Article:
A perusal of the literature about peer review yields information from academic fields as disparate as law, science, medicine, music, and engineering as well as peer review on a professional level; for example, design review in the software industry1 or general performance evaluations by supervisors and peers.2 Many sources indicate, as Keith Topping notes, “positive formative effects on student achievement and attitudes. These effects are as good as or better than the effects of a teacher assessment.”3 Although some researchers may disagree, McGourty, Dominick, and Reilly also conclude that “student self and peer ratings can be consistent with faculty perceptions of student performance.”4 In essence, students, with a modicum of training, can effectively gauge the work of their classmates and benefit from that type of evaluation, especially in the formative stages.

The technical communication course for engineering majors at Vanderbilt University School of Engineering uses student peer reviews to encourage revision of written communication. Using a checklist to rate required components and to write comments, students offer constructive feedback so that writers can revise the assignment before submitting it for grading. Students’ written analyses of each other’s papers can be used in large or small classes to improve writing. This portion of the paper describes effective procedures for including student peer review of writing assignments in the classroom, provides examples of useful checklists for rating students’ written work, discusses possible issues to avoid, and presents students’ assessment of the process.

The civil engineering senior project at Oregon Institute of Technology combines communication and engineering design in a group intensive, team-taught environment. Student teams, however, are not always serendipitous. The most common problem is conflict, usually the result of “social loafing”: students who either ride the coattails of others or do not perform up to group expectations. Unresolved conflict can fester and result in group dysfunctionality. Peer review, as well as judicious faculty oversight, can help alleviate some of the more typical group problems. This portion of the paper explains some common group problems, offers a peer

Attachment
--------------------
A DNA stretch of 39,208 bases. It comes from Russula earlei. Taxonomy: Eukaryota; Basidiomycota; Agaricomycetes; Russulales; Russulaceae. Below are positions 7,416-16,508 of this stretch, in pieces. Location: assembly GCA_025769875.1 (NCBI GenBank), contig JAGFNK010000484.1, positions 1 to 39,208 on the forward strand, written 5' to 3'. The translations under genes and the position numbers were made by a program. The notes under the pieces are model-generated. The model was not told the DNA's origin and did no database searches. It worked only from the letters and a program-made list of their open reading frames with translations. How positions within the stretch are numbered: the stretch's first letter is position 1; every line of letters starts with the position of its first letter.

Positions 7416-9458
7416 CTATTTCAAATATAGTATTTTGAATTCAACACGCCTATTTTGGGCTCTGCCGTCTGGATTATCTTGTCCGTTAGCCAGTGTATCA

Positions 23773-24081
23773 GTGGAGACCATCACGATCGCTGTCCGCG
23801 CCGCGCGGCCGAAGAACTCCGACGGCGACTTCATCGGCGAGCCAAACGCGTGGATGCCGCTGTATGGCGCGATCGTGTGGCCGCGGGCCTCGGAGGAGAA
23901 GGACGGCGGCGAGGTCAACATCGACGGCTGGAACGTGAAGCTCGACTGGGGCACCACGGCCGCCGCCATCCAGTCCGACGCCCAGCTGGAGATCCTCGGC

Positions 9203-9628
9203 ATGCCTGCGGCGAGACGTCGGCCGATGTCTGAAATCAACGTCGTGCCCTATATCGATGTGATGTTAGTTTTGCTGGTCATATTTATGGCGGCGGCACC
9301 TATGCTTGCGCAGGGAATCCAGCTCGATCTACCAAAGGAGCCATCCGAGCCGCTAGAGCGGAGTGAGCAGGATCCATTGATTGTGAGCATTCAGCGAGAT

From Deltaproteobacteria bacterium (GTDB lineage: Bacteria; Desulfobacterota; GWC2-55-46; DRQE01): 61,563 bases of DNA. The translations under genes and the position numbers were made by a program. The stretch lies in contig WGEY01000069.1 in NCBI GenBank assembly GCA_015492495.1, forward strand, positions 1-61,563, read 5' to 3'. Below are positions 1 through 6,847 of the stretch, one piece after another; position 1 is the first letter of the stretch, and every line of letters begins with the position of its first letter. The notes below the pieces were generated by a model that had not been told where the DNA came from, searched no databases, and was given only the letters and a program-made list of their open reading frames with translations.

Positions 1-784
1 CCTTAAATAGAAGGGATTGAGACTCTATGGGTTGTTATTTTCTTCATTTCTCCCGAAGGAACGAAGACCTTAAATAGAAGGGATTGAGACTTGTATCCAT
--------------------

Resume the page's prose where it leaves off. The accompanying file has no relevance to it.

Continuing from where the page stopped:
Sharp, J., & Dyrud, M. (2009, June), Two Perspectives On Peer Review Paper presented at 2009 Annual Conference & Exposition, Austin, Texas. 10.18260/1-2--4742

ASEE holds the copyright on this document. It may be read by the public free of charge. Authors may archive their work on personal websites or in institutional repositories with the following citation: © 2009 American Society for Engineering Education. Other scholars may excerpt or quote from these materials with the same citation. When excerpting or quoting from Conference Proceedings, authors should, in addition to noting the ASEE copyright, list all the original authors and their institutions and name the host city of the conference. - Last updated April 1, 2015